This is a problem from the extreme USAMO contest, which is 6 problems, 2 days, here's another one if you want another one:
Let ABC be a triangle with angle A=90degrees. Points D and E lie on AC and AB, respectively, such that angle ABD=angle DBC and angle ACE=angle ECB. Segments BD and CE meet I. Determine whether or not it is possible for segments AB, AC, BI, ID, CI, IE to all have interger side lengths.
Here's a random problem I found:
An integer is assigned to each vertex of a regular polygon so that the sum of the five integers is 2011. A turn of a solitaire game consists of subtracting an integer m from each of the integers at two neighbouring vertices and adding 2m to the opposite vertex, which is not adjacent to either of the first two vertices.( The amount m and the vertices chosen can vary from turn to turn.) The game is won at a certain vertex if, after some number of turns, that vertex has the number 2011 and the other four vertices have the number 0. Prove that for any choice of the initial integer, there is exactly one vertex which the game can be won.
(Note: it's not like I know how to do it, it's just for fun, because this would challenge most mathematicians.)
I guess you're right, I must've forgot the statistics, another thing that interests me is paradoxes for example:" No one goes to that restaurant; it's too crowded", probably hear people say this before, but they never notice they're actually contradicting themselves.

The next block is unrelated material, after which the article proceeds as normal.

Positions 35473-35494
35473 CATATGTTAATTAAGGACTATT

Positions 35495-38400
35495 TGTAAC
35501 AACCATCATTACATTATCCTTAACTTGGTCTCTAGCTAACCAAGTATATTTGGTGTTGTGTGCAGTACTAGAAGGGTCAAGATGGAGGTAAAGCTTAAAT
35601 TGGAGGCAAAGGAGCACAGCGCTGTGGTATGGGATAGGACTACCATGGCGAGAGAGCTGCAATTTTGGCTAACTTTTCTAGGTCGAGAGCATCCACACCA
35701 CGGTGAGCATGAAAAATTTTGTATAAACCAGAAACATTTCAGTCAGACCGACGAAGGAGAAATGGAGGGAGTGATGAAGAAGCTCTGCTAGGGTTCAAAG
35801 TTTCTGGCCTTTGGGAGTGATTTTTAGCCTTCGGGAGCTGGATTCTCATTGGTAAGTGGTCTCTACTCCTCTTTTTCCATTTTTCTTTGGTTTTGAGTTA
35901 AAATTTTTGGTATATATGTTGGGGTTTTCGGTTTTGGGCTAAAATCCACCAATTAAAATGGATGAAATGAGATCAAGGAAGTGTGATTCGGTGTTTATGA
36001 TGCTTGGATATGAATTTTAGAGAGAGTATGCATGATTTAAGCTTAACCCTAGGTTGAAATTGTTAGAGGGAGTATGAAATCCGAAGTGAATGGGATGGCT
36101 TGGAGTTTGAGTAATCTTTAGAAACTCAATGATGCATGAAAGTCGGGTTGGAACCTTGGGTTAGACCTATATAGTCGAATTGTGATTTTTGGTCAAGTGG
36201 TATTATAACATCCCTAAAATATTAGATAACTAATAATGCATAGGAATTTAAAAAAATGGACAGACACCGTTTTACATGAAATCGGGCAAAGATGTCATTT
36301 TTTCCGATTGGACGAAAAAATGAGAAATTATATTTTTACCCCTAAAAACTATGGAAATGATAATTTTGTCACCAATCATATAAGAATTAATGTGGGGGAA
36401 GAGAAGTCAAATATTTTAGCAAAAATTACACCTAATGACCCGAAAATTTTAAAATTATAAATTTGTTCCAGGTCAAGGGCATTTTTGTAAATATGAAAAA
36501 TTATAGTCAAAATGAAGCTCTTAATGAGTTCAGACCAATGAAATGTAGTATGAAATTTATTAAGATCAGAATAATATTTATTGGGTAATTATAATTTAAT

Unfortunately, I have to wait another 362 days to do AMC 8 again, but by then, I'll do much better than this time, probably know all of trigonometry by then, and I find the birthday problem quite interesting, it takes only 23 people to be 50% sure that at least 2 people share the same birthday,and when there are 50 people, the probability meets 97% which is incredible, you can even do a survey on just 50 people and 97 out of 100 times, at least 2 people will same the same birthday, this is the type of math problems that interest me the most of all, another will be if a 4% is the probability that a fighter will not get shot down, then what is the probability that after 50 missions, you won't get shot down? The probability is a whooping 97%, almost to 100%, you can get this using Euler's Number.
My favourite thing to do is math contests, because most of the time, whenever the contest results are handed out, I always get the highest score, except the Fibonacci contest, because then I get more bragging rights to my friends, I'm gonna fail AMC for sure, 25 questions, only 40 minutes, time is too tight, and the problems are extra hard, only 96 seconds a problem.
OH-NO, sorry! I got the whole problem wrong! It's suppose be 2010, not 2012 and 2010^2 has 81 factors, I can't believe that just a difference of 2 can make such a huge difference, now I hope that this problem is much more clear! I actually though that 5 was a factor of 2012!